Active Citizens, Asia-Pacific, Civil Society, Crime & Justice, Democracy, Editors' Choice, Featured, Gender, Global Governance, Headlines, Human Rights, Regional Categories, TerraViva Europe, TerraViva United Nations, Women in Politics

The Lady’s Allure Is Challenged

Reprint | | Print |
Nobel Laureate Aung San Suu Kyi's legacy faces public scrutiny as she embarks on a campaign to form the next government in 2015. Credit: Amantha Perera/IPS.

Nobel Laureate Aung San Suu Kyi's legacy faces public scrutiny as she embarks on a campaign to form the next government in 2015. Credit: Amantha Perera/IPS.

YANGON, Mar 31 2014 (IPS) - For over a quarter of a century Uhla Min has lived under the spell of “The Lady”, the popular nickname for Nobel Peace Laureate Aung Sung Suu Kyi.

His involvement with Suu Kyi and her National League for Democracy (NLD) party dates back to the days when Suu Kyi launched a campaign in the late eighties to rid Myanmar of military rule.

Min, now 75, has vivid memories of listening to Suu Kyi speak at the famed Shwedagon Pagoda in capital Yangon, and of running from soldiers chasing down street protestors. He lost his government job because of his support for the NLD.

She has now had to plunge into the world of realpolitik.

Min was jailed in July 1989 when Suu Kyi was placed under house arrest. The next 25 years their lives took parallel paths. Suu Kyi would be confined to her house in Yangon under house arrest, Min would be in and out of jail. He was tortured, like many other NLD activists.

“Jail was an endless horror, we were beaten till we fainted,” Min, now chairman of the organising committee at the NLD headquarters in Yangon tells IPS.

Like many others in jail facing a bleak future, Min had one hope. “We all new that The Lady was with us, she was like that small beacon of hope in that very dark place we found ourselves in.”

The allure of The Lady has not diminished for him, and for many others. Earlier this month, Zaw Linn Oo, programme director for the Sopyay Myanmar Development Organisation, a non-governmental organisation working on development issues, sat transfixed in a hotel lobby where Suu Kyi launched her new Suu Foundation.

He had not heard her speak in person for more than a decade. “I am so excited,” Oo said after listening to the icon of democracy in the country.

Oo’s associations with the NLD were peripheral. He remembers the big meetings in 1988 and then again in 2008. “I was never a full time activist,” says Oo. But, he said, he knows that “she is the only one who has been true to us.”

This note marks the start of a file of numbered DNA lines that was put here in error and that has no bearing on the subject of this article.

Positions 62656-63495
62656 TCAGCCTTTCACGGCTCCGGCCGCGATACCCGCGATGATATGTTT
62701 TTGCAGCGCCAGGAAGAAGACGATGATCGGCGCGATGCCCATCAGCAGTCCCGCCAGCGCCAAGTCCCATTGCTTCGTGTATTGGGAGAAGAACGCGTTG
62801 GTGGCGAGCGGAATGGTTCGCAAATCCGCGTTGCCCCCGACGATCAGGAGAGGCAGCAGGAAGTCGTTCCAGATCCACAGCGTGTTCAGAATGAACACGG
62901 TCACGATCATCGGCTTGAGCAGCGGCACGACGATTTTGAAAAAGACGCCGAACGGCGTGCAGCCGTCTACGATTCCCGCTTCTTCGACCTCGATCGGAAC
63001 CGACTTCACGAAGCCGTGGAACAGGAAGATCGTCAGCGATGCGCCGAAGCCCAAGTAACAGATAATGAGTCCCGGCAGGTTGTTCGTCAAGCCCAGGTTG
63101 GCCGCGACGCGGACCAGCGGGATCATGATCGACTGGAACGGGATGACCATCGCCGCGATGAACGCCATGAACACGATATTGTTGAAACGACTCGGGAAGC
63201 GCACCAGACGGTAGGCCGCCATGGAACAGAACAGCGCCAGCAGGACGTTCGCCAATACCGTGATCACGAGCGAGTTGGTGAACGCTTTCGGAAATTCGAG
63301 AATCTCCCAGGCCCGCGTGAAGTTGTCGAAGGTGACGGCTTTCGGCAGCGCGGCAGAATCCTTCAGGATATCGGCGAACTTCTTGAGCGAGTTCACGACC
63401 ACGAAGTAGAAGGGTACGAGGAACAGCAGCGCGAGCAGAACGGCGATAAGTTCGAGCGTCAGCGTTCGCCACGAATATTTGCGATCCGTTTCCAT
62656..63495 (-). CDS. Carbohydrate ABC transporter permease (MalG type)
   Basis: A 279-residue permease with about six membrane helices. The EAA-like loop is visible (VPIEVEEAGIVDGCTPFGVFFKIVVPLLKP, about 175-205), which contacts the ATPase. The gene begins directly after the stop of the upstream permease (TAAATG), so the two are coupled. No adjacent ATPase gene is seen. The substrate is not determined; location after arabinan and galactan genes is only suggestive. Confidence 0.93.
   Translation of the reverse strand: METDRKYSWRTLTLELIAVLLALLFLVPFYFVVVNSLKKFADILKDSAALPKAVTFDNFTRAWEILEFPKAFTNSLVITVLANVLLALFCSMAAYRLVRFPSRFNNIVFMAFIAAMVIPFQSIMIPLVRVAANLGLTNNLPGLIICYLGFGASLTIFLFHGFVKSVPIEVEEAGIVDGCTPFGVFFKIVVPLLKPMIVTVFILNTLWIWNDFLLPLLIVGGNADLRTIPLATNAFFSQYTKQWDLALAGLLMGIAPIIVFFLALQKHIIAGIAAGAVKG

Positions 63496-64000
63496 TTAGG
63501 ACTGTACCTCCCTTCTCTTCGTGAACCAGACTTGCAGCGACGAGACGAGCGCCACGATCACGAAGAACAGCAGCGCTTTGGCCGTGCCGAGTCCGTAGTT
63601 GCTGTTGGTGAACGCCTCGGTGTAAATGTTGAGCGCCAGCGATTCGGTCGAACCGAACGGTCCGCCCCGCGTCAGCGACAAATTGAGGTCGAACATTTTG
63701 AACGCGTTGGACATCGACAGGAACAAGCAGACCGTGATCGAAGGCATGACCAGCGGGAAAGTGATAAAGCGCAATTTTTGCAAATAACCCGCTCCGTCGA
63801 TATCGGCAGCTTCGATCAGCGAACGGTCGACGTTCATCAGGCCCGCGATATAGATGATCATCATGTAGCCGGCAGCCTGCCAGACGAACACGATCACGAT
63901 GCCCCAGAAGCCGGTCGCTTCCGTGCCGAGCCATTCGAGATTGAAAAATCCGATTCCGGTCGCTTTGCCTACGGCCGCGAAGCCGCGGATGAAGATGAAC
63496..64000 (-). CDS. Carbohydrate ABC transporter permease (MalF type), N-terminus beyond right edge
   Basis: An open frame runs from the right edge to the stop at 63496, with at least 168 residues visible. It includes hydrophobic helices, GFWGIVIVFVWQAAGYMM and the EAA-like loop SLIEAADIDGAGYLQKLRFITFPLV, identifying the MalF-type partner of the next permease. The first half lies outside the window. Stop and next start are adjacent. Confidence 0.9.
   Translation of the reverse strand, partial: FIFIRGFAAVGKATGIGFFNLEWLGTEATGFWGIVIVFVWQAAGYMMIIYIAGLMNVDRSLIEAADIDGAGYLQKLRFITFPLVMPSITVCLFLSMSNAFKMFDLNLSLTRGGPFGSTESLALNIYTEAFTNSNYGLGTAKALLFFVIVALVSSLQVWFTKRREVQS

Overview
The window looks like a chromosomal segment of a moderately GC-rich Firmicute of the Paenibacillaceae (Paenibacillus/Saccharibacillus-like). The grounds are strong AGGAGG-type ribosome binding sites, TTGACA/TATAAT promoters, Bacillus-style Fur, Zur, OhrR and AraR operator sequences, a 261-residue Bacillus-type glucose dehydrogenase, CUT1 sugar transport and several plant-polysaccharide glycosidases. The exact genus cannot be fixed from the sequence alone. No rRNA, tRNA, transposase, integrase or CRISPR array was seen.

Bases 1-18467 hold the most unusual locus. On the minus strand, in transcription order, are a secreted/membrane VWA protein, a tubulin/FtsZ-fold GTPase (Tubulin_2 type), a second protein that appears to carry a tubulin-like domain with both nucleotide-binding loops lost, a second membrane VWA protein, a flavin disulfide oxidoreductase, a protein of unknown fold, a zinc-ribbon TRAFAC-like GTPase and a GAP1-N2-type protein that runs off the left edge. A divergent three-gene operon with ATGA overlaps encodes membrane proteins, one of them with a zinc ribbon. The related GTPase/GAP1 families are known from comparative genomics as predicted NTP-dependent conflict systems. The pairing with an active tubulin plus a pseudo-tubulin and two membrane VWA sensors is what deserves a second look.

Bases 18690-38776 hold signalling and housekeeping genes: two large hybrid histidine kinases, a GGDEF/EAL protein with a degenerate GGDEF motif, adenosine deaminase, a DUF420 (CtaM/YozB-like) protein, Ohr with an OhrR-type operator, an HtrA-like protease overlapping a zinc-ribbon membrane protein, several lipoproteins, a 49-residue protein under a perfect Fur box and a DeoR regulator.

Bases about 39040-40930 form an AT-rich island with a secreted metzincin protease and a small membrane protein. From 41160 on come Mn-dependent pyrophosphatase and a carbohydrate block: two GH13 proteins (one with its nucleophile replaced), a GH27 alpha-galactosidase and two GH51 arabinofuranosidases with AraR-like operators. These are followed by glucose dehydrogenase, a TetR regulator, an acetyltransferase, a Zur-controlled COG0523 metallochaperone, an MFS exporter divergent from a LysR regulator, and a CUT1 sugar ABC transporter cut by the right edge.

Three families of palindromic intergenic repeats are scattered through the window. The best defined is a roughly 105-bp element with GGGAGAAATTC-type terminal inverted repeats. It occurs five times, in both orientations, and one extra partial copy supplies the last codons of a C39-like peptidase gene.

At the NLD office U Thein, a young woman in her late twenties, shares the same sentiment. She became an NLD volunteer 10 years back, soon after she left school. Her family was against the move. “They felt it was dangerous, and it was. People were being arrested and put in jail just for speaking her name in public,” U Thein tells IPS.

She said that Suu Kyi appealed to her because she was taking on a corrupt and violent leadership without resorting to violence herself. “Every time I saw her picture or heard her voice, I felt so much peace.”

She joined Suu Kyi’s then underground party, and dropped earlier thoughts of seeking a government job.

This enduring image of The Lady, as the champion of rights in the Gandhian mold, is  now being challenged by the more practical image of Suu Kyi the politician.

After she was released from house arrest in November 2011, and Myanmar opened up under the leadership of President Thein Sein, Suu Kyi has embarked on a campaign to wrest control from the Sein government that is backed by the army. The challenge will be the next elections due in 2015.

She has now had to plunge into the world of realpolitik.

“She is faced with a tough decision here,” says a western diplomat. “There is no one as charismatic as her who can lead the party, there is no one with her star power. But by getting into street politics she has allowed her image of the unsullied democracy icon to be open to attack.”

Suu Kyi has been criticised for not taking a tougher stance on raging racial violence in Myanmar. And some of her party supporters now say that years of isolation have made her uncompromising.

She also faces constitutional challenges that prevent her from assuming leadership of the country. Article 59 of the 2008 Constitution states that national leadership is not permitted to anyone whose spouse or children are citizens of another country. This effectively bars Suu Kyi from the presidency.

Suu Kyi has called for amendments to the constitution. But she has been ambiguous whether she would push for an all-out campaign ahead of the next elections.

“A politician thinks of the next election, a statesman thinks of the next generation,” she said at the launch of her foundation. “We all have to remember that the 2015 election is just a stepping stone, and a long journey lies ahead of this country.”

Reacting to criticism that she has been too quiet on racial violence, Suu Kyi said the answer to most problems facing Myanmar would be establishment of the rule of law.

Min has no doubt that Suu Kyi, if elected president, would inherit a monumental mess. “This is a divided country ruled by the military for over 50 years, she cannot make it right overnight.”

The next few months will be pivotal to how future generations remember her, he says.

“No matter what happens, for us she has always been and will always be pure.”

 
Republish | | Print |
X
NEXT STOP SDGS
  • Tracking global progress towards a sustainable world

Weekly Newsletter